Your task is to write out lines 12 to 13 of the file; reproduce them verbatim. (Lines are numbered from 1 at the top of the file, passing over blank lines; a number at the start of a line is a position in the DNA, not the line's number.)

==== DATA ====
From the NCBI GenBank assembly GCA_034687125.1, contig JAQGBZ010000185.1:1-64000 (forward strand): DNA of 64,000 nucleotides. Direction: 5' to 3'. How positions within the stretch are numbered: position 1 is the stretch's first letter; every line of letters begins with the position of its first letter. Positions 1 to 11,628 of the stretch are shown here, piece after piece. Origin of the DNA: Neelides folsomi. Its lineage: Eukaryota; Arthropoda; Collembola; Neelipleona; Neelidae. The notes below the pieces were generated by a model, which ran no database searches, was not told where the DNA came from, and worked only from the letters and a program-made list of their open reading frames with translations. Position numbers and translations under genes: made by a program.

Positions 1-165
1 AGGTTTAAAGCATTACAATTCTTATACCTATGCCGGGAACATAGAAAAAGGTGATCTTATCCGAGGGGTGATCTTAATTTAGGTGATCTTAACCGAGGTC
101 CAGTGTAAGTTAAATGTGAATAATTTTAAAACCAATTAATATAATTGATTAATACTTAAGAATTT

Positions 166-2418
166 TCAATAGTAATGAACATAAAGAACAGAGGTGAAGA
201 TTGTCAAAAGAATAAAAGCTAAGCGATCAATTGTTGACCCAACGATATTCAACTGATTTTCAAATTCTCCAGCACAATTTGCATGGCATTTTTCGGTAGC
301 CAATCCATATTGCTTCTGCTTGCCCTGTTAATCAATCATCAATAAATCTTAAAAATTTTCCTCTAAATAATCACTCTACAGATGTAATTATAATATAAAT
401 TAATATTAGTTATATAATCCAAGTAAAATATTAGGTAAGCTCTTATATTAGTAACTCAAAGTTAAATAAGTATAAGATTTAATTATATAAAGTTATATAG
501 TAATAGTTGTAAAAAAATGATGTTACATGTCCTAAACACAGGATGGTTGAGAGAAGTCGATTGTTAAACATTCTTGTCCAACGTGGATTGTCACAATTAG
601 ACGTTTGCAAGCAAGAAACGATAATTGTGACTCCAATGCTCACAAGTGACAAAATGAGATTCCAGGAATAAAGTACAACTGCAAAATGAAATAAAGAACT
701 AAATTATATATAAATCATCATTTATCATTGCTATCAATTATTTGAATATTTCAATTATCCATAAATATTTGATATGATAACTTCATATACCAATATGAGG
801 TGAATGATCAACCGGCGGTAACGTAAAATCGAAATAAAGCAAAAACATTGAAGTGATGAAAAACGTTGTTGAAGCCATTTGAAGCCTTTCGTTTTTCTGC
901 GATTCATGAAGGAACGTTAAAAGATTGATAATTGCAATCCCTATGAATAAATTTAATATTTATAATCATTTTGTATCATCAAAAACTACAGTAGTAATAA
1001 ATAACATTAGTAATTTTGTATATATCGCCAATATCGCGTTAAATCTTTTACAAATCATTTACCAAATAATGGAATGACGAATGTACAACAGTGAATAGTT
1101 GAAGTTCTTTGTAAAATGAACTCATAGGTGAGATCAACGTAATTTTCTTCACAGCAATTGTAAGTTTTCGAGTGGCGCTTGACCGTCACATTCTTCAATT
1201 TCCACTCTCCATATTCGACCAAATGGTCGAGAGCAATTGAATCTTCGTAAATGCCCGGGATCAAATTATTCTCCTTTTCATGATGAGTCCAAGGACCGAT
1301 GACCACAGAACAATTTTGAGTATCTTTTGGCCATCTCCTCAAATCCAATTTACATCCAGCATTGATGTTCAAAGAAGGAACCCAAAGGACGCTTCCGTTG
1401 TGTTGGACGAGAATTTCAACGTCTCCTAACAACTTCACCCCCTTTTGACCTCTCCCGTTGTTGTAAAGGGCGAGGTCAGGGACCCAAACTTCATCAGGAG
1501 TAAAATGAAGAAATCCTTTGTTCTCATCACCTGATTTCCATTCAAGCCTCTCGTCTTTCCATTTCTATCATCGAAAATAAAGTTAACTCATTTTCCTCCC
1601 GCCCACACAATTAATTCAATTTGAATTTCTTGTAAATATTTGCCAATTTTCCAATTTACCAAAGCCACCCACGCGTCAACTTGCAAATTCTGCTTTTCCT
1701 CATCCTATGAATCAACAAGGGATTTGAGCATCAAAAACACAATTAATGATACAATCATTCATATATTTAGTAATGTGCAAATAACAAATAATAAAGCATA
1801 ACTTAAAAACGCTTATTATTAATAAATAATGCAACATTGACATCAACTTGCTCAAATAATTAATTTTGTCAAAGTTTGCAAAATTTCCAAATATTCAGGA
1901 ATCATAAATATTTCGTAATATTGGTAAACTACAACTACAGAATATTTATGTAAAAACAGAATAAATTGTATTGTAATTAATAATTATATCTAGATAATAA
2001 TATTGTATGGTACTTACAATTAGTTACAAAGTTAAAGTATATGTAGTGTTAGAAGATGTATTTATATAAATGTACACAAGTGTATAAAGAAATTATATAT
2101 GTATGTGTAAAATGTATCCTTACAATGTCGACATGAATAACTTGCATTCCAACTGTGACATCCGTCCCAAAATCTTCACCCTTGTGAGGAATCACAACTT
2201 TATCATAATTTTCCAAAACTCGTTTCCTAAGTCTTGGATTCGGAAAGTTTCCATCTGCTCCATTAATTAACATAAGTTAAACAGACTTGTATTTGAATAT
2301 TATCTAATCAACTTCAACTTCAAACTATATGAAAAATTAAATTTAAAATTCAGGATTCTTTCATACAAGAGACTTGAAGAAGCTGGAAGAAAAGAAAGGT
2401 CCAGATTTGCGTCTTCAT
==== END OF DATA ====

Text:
701 AAATTATATATAAATCATCATTTATCATTGCTATCAATTATTTGAATATTTCAATTATCCATAAATATTTGATATGATAACTTCATATACCAATATGAGG
801 TGAATGATCAACCGGCGGTAACGTAAAATCGAAATAAAGCAAAAACATTGAAGTGATGAAAAACGTTGTTGAAGCCATTTGAAGCCTTTCGTTTTTCTGC